Iconic Space Images #3

The Pale Blue Dot

One of the most popular — in fact, over used — phrases to describe our planet is pale blue dot. It is a pale blue dot indeed when spotted from 6.4 billion kilometers away. This image was taken by the Voyager 1 probe as it was leaving the solar system.

The Earth as a pale blue dot (the tiny speck as seen on the right most band). Image: NASA/Voyager 1

This tiny fleck of light was described as a “pale blue dot” first by astronomer Carl Sagan. Indeed, it was his request to NASA that resulted in Voyager I turning towards the Earth to snap this picture. The bands of light in the image are scattered sun rays. It was taken on February 14, 1990.

Carl Sagan popularized the phrase, mainly through the television series Cosmos, but also through his regular usage of it. He first used the phrase at a lecture in Cornell University in 1994. Never before and never since has anyone penned more humbling and awe inspiring ode to life as we know it.

We succeeded in taking that picture, and, if you look at it, you see a dot. Look again at that dot. That’s here. That’s home. That’s us. On it everyone you love, everyone you know, everyone you ever heard of, every human being who ever was, lived out their lives. The aggregate of our joy and suffering, thousands of confident religions, ideologies, and economic doctrines, every hunter and forager, every hero and coward, every creator and destroyer of civilization, every king and peasant, every young couple in love, every mother and father, hopeful child, inventor and explorer, every teacher of morals, every corrupt politician, every “superstar,” every “supreme leader,” every saint and sinner in the history of our species lived there — on a mote of dust suspended in a sunbeam.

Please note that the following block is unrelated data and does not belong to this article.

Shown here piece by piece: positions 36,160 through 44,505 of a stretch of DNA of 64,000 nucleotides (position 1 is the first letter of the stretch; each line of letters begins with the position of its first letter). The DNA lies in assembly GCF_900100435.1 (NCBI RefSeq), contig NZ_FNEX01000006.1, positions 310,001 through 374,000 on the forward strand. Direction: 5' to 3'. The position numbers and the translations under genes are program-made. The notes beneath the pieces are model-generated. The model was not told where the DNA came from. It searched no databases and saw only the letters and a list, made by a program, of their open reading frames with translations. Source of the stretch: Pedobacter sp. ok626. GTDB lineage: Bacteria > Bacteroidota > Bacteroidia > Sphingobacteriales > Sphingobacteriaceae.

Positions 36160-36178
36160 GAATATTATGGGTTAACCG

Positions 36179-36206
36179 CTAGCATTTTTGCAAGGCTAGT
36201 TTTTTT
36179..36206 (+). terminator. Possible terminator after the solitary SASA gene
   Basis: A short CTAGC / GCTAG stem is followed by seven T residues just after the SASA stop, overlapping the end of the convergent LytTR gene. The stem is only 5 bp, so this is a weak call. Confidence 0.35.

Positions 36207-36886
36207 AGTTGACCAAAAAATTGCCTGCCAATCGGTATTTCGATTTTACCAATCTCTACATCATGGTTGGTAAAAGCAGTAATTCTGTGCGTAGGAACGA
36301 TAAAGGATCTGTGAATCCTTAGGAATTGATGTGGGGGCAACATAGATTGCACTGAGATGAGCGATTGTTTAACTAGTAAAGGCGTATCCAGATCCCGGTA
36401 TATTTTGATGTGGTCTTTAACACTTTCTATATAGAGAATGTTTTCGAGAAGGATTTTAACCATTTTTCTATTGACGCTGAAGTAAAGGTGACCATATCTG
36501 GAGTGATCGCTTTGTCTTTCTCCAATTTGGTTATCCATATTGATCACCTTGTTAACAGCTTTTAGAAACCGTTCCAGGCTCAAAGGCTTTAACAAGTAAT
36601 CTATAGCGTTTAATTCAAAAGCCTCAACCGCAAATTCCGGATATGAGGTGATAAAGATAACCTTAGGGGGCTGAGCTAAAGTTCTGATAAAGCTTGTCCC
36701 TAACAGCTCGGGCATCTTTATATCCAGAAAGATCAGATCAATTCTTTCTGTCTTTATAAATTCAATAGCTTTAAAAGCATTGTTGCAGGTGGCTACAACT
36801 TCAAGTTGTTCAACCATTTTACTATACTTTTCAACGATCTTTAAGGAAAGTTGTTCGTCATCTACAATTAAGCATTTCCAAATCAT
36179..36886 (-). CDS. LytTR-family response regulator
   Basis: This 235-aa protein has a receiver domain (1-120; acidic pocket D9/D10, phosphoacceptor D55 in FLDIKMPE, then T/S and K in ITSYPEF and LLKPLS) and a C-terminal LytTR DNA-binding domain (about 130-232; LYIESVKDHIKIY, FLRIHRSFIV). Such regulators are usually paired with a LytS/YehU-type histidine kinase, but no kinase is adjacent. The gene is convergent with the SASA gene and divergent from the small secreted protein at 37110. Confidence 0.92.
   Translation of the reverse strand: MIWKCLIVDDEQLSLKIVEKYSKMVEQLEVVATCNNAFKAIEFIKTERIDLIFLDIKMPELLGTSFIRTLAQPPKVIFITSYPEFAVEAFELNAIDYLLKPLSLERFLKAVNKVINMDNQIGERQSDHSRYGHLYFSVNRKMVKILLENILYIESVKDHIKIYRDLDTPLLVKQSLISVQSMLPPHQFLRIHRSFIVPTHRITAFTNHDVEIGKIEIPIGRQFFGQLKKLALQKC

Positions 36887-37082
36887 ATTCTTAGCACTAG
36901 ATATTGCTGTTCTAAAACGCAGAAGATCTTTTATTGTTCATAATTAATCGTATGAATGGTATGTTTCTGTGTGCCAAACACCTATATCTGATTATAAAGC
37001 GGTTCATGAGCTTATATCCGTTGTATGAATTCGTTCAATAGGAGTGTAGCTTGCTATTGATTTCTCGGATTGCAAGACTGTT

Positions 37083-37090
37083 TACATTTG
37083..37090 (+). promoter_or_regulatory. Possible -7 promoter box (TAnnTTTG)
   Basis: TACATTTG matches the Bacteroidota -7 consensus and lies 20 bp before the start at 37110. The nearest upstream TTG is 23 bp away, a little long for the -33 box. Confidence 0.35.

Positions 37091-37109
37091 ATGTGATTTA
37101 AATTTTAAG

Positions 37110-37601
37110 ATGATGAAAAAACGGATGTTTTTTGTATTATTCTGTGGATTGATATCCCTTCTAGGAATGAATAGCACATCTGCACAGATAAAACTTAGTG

The Earth is a very small stage in a vast cosmic arena. Think of the rivers of blood spilled by all those generals and emperors so that, in glory and triumph, they could become the momentary masters of a fraction of a dot. Think of the endless cruelties visited by the inhabitants of one corner of this pixel on the scarcely distinguishable inhabitants of some other corner, how frequent their misunderstandings, how eager they are to kill one another, how fervent their hatreds.
Our posturings, our imagined self-importance, the delusion that we have some privileged position in the Universe, are challenged by this point of pale light. Our planet is a lonely speck in the great enveloping cosmic dark. In our obscurity, in all this vastness, there is no hint that help will come from elsewhere to save us from ourselves.
The Earth is the only world known so far to harbor life. There is nowhere else, at least in the near future, to which our species could migrate. Visit, yes. Settle, not yet. Like it or not, for the moment the Earth is where we make our stand.
It has been said that astronomy is a humbling and character-building experience. To my mind, there is perhaps no better demonstration of the folly of human conceits than this distant image of our tiny world. To me, it underscores our responsibility to deal more kindly with one another, and to preserve and cherish the pale blue dot, the only home we’ve ever known.
— Carl Sagan, Pale Blue Dot, 1994
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